3. Being honest about your diagnosis. Whether you’re on the spectrum, have ADHD, anxiety, depression or any mental illness or disability, being honest about it to others when it’s beneficial is so, so, so helpful. I know there’s an incredible amount of stigma around neurodiversity and mental illness, so it can be extremely nerve-whacking to speak up about, and that feeling in your chest when you talk about it never really goes away. But, it’s really good to speak up about it anyways and work to break the stigma! I hope you all have the ability and chance to do so one day, and I hope it will change your life for the better in a lot of aspects. When I started being honest about my autism and anxiety to my friends, they better understood why I acted certain ways/why things could be so hard for me/and why I didn’t always understand their social cues. This helped them be more understanding of my needs and helped me work on being more vocal on how I can be a better friend when I didn’t understand something. It helped some of my family better interact with me. (Example: a few of my relatives have stopped trying to uncomfortably hug me when they see me and instead, fist bump which is totally awesome for someone touch-aversive when it comes to most people.) It’s also helping me get the assistance and support I am going to need in college and my classes. I have recently also bought two pins to keep on my bag when I am out and about in case I have a meltdown or go non-verbal in a store. I can point to them so people might understand and cut me some slack. So all in all, when you get to a comfortable enough place where you can safely be honest about your diagnosis, do it and it’ll be worth all the “backlash.”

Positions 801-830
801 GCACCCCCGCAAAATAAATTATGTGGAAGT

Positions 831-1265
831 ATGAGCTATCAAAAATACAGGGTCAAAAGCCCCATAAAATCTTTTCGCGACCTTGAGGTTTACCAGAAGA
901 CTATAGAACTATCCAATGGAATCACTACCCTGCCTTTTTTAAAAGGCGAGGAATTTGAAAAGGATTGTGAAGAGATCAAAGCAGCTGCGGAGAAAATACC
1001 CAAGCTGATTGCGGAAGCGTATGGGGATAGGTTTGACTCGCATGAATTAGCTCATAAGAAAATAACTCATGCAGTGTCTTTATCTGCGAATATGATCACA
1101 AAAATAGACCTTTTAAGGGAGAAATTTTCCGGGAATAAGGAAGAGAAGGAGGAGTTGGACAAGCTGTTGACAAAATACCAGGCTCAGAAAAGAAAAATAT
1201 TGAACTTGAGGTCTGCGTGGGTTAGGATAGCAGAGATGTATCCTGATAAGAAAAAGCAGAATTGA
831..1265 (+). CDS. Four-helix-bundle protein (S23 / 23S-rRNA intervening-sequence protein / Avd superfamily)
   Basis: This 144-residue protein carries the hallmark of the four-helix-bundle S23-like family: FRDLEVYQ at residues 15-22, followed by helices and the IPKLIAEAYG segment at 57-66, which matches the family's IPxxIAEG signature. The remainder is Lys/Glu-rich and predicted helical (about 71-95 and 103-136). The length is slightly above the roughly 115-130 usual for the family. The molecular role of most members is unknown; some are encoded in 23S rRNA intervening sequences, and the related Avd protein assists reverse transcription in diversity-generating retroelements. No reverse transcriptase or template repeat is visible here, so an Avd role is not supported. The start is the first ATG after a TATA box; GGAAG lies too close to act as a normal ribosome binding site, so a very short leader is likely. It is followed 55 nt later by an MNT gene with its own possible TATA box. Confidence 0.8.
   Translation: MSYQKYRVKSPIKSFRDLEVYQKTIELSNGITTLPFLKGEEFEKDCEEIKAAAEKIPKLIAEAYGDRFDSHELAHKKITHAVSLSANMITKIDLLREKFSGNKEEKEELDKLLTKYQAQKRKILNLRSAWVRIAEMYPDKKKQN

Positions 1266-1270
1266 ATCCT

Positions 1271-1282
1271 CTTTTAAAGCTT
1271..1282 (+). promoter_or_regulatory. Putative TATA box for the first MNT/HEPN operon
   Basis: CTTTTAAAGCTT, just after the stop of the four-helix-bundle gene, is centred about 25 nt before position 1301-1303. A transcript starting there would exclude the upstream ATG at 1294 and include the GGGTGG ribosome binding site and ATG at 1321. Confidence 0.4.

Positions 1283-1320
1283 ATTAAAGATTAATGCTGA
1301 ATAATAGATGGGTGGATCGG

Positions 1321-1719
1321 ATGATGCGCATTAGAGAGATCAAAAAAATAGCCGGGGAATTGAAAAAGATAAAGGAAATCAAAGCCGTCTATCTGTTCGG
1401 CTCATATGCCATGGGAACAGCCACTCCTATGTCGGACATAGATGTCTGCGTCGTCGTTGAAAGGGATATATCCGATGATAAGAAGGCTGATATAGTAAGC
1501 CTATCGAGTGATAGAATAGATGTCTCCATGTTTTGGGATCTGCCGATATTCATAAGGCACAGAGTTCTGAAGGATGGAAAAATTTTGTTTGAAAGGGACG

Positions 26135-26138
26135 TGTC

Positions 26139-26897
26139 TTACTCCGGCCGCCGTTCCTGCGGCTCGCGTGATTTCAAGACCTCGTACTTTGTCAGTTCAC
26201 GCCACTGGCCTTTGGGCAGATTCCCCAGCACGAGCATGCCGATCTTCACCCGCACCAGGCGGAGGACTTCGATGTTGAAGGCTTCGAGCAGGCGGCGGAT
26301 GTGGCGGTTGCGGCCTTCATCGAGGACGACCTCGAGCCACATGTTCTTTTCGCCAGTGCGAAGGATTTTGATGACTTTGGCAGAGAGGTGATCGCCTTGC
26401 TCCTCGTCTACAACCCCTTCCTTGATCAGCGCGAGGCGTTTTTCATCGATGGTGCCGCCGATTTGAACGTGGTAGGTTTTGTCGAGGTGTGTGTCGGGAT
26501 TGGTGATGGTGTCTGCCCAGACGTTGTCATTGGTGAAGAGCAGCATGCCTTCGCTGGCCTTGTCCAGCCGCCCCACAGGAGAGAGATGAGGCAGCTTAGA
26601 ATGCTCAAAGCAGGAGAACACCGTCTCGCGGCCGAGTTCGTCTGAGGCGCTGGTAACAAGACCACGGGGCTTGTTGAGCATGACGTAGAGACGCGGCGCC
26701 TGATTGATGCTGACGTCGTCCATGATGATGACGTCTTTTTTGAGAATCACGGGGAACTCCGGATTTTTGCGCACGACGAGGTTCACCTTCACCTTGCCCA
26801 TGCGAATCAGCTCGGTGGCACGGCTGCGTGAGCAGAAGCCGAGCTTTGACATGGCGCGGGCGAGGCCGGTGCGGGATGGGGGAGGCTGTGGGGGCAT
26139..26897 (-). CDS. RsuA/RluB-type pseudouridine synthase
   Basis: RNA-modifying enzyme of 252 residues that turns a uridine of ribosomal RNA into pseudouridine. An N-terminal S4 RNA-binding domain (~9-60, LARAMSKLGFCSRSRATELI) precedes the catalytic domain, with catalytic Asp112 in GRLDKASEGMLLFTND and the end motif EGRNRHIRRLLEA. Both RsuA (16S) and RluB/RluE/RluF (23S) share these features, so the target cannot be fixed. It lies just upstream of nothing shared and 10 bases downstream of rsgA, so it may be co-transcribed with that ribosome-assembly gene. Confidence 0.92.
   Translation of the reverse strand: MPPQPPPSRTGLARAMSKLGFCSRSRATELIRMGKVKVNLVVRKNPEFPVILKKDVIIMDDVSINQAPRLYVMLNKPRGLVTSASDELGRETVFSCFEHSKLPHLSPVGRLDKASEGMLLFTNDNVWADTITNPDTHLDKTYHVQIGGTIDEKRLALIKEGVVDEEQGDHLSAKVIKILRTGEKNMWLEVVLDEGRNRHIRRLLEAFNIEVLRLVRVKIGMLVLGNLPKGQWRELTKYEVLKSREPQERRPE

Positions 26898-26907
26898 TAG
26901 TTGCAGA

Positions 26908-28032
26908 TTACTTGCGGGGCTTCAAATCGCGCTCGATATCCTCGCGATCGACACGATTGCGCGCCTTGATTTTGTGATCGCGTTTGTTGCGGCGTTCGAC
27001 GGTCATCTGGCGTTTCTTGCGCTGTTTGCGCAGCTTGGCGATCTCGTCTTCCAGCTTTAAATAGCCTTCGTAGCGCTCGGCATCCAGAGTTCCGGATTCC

4. If you’re struggling in a relationship (platonic, romantic, professional): Tell them. I have always been incredibly bad at this. I would be confused at why a friendship was going downhill and why someone was upset at me, and instead of questioning it, I would withdrawal and basically give up entirely on the situation. This makes for some lonely days. But now, if I am struggling in a relationship, I say/text something along the lines of: “Hey, I was wondering if our relationship is all good, or if something is negatively impacting it. If I missed some social cues or something you said to me, please let me know in detail so we can work on fixing it together.” This makes personal connections be a lot less upsetting and negative when you’re someone like me and struggle with most social cues and understandings, especially what others are feeling. Now, if you do this and work to fix things, and the other person puts in zero or minimal  effort… don’t blame yourself. Social situations are tricky and hard to navigate. If they can’t try to understand you like you are for them, let them go and don’t feel guilty. You will eventually find people worth learning from your perspective. Especially in college, you’re going to find someone who’ worth your energy. So, drink some coffee, and focus on you for now. (Pictured: my cup of coffee.)